The 15th International Diaspora Film Festival (IDFF) brings a unique selection of films from around the world with many award winning works. The festival theme is “Iranian Diaspora Revisited” to celebrate the roots of the festival in its Quinceañera.

The Festival opens with the Canadian premiere of The President by renowned Iranian filmmaker Mohsen Makhmalbaf. The Festival also closes with an Iranian diaspora production. The Toronto premiere of Fifi Howls from Happiness is a beautifully made documentary by the France-based Mitra Farahani about Bahman Mohssess, an openly gay Iranian painter commonly refered as “Picasso of Iran”.

Under the main theme of the Festival also comes the Toronto premiere of My Stolen Revolution by Nahid Persson (The Queen and I). Five female Iranian ex-political prisoners currently living in exile share their laughter and tears when revisiting their memories.

Also, on the opening night is the screening Toronto premiere of 2 Nights till Morning a Finish-Lithuanian co-production about a one-night-stand between two strangers with no common language. Three Canadian productions are included in the program this year: Pandi, The Waiting Room, and Eryka’s Eyes.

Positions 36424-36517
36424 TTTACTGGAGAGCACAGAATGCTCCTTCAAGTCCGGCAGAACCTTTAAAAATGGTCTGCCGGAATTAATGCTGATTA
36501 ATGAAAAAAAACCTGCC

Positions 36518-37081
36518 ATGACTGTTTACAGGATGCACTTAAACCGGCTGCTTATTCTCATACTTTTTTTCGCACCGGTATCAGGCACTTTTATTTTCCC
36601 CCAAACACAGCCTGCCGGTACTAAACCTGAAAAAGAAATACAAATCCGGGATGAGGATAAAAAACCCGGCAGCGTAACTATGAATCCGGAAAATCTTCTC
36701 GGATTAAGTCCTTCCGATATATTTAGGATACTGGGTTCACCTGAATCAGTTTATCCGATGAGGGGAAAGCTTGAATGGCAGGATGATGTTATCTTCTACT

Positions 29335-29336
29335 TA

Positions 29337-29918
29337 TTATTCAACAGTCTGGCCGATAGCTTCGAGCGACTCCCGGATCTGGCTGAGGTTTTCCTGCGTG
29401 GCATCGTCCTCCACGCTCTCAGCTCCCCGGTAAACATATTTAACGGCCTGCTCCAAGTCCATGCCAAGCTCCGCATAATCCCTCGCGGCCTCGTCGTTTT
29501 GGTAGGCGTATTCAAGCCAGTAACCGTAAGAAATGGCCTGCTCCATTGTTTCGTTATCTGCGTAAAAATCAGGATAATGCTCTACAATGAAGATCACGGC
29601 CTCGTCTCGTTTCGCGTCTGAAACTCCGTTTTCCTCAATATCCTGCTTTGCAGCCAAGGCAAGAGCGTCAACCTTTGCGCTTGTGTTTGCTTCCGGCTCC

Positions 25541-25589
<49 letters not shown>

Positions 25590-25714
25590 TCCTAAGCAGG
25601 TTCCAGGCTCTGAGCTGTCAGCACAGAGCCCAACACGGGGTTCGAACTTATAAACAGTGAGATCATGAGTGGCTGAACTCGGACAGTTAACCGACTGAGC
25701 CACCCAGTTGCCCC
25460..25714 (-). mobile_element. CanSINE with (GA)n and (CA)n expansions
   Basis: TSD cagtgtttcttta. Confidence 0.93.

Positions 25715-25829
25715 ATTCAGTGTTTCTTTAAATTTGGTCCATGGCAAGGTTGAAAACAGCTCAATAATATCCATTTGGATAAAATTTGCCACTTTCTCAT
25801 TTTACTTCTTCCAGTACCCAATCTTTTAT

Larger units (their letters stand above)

In Pandi, Maria-Saroja Ponnambalam, an Indian-Canadian filmmaker, tells the story of the challenges that his uncle, an Indian filmmaker with mental illness, had to deal with after migrating to Canada. In The Waiting Room Jasmin, once a successful actor, comes face to face with his bitter memories when acting in a movie about his homeland Yugoslavia. The emerging Canadian filmmaker Igor Drljiaca received a nomination for Golden Leopard at Locarno Film Festival for this film.

Eryka’s Eyes by Bruno Lazaro is the search of Eryka for her disappeared Spanish boyfriend after she comes back from Africa. This is the Canadian premiere of the film. From Germany, the challenging love that a young Turkish man develops for a tough German wrestler is the subject of the heartwarming comedy-drama Where Are You Going Habibi?. Convincing a straight petite-criminal guy of a true love is as difficult as dealing with a traditional Turkish family.

Also from Germany is Anywhere Else. Noa, a young Israeli girl in Germany finds refuge back in her homeland and among her family. A Canadian premiere of Berlin and Karlovy Vary film festivals prize winner. In Paradise Suite the lives of six characters from six different cultures cross in Amsterdam in this 2016 Oscars hopeful from The Netherlands.

For more information, please visit the festival website, Facebook, and Twitter.

Carlton Cinema, 20 Carlton St. (College Subway)-Toronto, 6 to 8 November 2015

Tickets are $15 regular / $12 students and seniors at-door. Festival Passes: $65 regular / $52 students and seniors. 20% discount is available for online ticket purchase until the night before the screening of each film. A number of tickets will be available at-door.

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